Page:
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Author Topic: Pic: robbing vrs the norm.  (Read 157 times)

Offline van from Arkansas

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  • Van from Arkansas.
Pic: robbing vrs the norm.
« on: February 02, 2020, 07:21:01 pm »
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Not the best pic, I apologize,  but hoping to convey the subject matter.

Total 6 hives in the pic, one is a dead out being robbed.  The bees at the seam where the hive bodies meet is a clear give away. The violet, soft purple  and yellow nuc, far right, has bees at the seam between the hive bodies.  These bees are robbers trying to find a back door.  There is a frenzy of activity on the entrance by the robbers  also, more activities than the other hives.

Health to your bees.

Van
Bless the Beekeepers.  Dealing with venomous insects takes courage, patience, dedication and a desire to be with nature.

Offline Ben Framed

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Re: Pic: robbing vrs the norm.
« Reply #1 on: February 02, 2020, 09:46:24 pm »
[ You are not allowed to view attachments ]

Not the best pic, I apologize,  but hoping to convey the subject matter.

Total 6 hives in the pic, one is a dead out being robbed.  The bees at the seam where the hive bodies meet is a clear give away. The violet, soft purple  and yellow nuc, far right, has bees at the seam between the hive bodies.  These bees are robbers trying to find a back door.  There is a frenzy of activity on the entrance by the robbers  also, more activities than the other hives.

Health to your bees.

Van


Nice picture Van, good enough for your post and questions. I will start off by asking you, are you sure of the cause of the death of this hive?  You had mentioned starvation of this hive in another post (Dwarf Wing Virus). If starvation is the cause, then I would assume the abundant honey the robbers are taking advantage of, was below the bees therefore rendering it unreachable to the clustered bees? If this is so that is unfortunate.  I have read that it does happen.
On the other hand, if the supply of honey, which is now being robbed, was beside or above your bees, your bees may not have been healthy. Let's look further. If this was indeed a healthy hive and maintaining a cluster temperature of 92 or close, bees on the outer portions of the cluster should have been able to reach the stored honey reserves that are now being robbed. Therefore they should not have starved. If, and again I say if, this is correct, you may want to look at other reasons for the death of your hive than starvation. I would suggest that you start by looking  at your frames very very closely, if you have not already. Was the dead bees clustered and what proximity to the honey?  In the location of the now dead bees, make sure there are no signs of mites, mite frass etc.  As troutdog so clearly pointed out in another post to you, their could be several reasons that could be the problem of bee loss in winter. If not starvation. Mites would be the first place I would suggest because of the concern of robbing that is going on for the abandoned left behind honey. This  could be the robbing of a mite bomb. We certainly do not want this for you and your bees. If I remember correctly you recently lost another hive to mites since late summer of fall? Keep us updated. Wishing you the best.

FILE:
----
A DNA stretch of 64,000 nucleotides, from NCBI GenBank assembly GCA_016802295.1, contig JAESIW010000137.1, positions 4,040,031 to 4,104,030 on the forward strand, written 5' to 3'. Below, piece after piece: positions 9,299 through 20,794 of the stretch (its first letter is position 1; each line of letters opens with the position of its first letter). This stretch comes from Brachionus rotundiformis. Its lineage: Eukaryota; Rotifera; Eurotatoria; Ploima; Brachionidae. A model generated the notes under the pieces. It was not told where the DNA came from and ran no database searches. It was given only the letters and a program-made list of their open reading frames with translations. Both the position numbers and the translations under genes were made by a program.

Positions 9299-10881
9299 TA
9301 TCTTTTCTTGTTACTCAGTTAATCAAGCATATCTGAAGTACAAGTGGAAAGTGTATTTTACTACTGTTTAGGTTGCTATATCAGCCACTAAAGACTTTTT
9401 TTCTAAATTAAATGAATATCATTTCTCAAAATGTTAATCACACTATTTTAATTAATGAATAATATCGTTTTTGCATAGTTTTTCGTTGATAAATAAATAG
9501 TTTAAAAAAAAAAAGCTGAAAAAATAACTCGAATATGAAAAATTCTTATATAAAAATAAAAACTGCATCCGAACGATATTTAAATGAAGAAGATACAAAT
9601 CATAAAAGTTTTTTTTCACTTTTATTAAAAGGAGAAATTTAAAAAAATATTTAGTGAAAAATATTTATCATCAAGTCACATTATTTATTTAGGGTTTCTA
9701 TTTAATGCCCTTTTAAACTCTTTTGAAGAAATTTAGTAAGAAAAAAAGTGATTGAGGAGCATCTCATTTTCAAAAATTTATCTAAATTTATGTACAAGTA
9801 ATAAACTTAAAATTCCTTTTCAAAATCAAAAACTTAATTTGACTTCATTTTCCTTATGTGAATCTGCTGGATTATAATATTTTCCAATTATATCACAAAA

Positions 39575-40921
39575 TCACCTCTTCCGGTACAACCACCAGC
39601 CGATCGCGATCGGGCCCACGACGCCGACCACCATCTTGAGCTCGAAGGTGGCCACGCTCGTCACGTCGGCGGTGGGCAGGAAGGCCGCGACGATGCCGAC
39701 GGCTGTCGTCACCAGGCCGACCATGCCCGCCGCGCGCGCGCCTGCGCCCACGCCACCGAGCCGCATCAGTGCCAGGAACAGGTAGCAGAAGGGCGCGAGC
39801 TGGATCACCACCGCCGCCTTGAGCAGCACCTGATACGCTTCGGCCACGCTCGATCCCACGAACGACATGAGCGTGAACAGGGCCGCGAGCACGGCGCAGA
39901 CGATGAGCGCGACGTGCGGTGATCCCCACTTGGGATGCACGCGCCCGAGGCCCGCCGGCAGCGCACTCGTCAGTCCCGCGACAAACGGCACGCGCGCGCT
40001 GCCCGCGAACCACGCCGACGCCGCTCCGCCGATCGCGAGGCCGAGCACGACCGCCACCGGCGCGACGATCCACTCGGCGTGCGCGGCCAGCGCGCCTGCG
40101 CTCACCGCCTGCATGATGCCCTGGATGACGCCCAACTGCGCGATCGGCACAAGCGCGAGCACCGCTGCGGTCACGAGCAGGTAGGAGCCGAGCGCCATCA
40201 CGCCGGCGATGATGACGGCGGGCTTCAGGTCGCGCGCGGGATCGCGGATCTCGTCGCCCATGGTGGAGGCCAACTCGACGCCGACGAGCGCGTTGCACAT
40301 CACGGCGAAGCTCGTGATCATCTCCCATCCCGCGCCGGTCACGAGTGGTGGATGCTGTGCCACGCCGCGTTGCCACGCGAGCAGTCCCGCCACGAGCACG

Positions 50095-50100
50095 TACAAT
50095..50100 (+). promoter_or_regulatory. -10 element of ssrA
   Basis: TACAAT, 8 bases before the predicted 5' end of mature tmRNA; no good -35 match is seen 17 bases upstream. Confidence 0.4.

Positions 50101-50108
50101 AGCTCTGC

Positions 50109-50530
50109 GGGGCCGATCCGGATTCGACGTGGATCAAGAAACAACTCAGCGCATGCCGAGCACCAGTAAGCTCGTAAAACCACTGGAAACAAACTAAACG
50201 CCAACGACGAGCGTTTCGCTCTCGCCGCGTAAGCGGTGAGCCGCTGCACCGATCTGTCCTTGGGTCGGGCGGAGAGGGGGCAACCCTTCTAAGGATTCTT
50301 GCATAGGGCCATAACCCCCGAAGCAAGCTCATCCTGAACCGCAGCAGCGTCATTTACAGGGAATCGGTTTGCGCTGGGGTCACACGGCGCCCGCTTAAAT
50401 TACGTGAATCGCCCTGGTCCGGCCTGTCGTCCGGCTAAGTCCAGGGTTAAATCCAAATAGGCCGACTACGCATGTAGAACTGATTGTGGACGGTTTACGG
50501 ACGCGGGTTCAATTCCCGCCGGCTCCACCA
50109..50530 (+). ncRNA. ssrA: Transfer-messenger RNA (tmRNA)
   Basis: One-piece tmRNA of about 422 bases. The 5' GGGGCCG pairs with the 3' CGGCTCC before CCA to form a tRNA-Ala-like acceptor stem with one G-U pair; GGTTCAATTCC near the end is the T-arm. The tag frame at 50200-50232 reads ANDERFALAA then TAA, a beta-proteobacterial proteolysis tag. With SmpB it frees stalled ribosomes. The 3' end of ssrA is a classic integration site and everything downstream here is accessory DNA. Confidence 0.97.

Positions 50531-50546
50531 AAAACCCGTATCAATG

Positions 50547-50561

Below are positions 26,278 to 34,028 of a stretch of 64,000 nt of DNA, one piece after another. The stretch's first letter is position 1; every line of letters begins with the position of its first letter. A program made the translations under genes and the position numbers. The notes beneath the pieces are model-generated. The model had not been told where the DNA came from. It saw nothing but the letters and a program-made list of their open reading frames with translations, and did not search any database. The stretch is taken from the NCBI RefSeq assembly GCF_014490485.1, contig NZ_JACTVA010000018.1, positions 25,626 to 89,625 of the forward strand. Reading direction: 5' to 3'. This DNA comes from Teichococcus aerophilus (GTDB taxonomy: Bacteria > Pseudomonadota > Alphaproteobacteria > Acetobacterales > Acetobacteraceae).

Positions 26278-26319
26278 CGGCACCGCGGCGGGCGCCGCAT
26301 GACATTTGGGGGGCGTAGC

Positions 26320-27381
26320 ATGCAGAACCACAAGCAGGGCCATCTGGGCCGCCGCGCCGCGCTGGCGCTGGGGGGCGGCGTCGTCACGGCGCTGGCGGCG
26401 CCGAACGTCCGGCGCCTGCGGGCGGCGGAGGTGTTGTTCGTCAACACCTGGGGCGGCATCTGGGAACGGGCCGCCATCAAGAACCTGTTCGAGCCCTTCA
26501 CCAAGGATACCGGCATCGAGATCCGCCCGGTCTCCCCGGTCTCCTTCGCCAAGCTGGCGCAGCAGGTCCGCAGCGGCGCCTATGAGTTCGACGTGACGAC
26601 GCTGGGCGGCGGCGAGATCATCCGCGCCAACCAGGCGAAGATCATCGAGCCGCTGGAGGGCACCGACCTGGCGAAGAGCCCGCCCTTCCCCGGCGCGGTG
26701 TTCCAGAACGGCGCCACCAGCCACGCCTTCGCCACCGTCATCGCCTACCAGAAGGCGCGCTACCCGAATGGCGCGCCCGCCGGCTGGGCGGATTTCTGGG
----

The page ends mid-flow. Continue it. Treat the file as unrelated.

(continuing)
Phillip


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« Last Edit: February 03, 2020, 02:53:48 am by Ben Framed »

Offline van from Arkansas

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Re: Pic: robbing vrs the norm.
« Reply #2 on: February 02, 2020, 10:53:31 pm »
A lot of very good detailed questions.  The dead out last summer was mites and the dead out was the same hive that was poisoned last spring. Thank you ID, he figured it was seven dust.

So now on to the today deadout.  No sigh of mite frass, hive last treatment OAV was December broodless stage, four treatments total, July August sept dec.  There is a very small amount of honey in the hive, outer frame, bees died on frames 3 and four inwhich there was zero honey and previous 3 weeks was cluster temps so moving honey not possible.  Zero brood.  Hive did have mold on top frame in the top nuc, last week of December which alerted me to an issue, small number of bees.  Bees died tight clustered 6 inch diameter on both frames 3 & 4.  Dead out was new blood, 2019, carniolan, solid black queen.

Of interest, another hive only inches away has 3.5 frames of honey in a ten frame single deep Langstroth with 5 frames of bees and a small patch of brood.

I think I answered all your questions, Phil.  If not, let me know.

Health to your bees.
Bless the Beekeepers.  Dealing with venomous insects takes courage, patience, dedication and a desire to be with nature.

Offline Ben Framed

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Re: Pic: robbing vrs the norm.
« Reply #3 on: February 02, 2020, 11:13:12 pm »
"I think I answered all your questions, Phil.  If not, let me know."

Thanks for the open invitation to more questions Van. The questions are not just for your benefit or my benefit, but the benefit of anyone who may be reading and interested in learning from your unfortunate circumstance, a part of the reason for our forum. But I think you pretty well covered my questions on this topic.  I am sorry that you lost your hive to starvation. If I think of more questions I will let you know.
Blessings,
Phillip



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« Last Edit: February 03, 2020, 02:34:26 am by Ben Framed »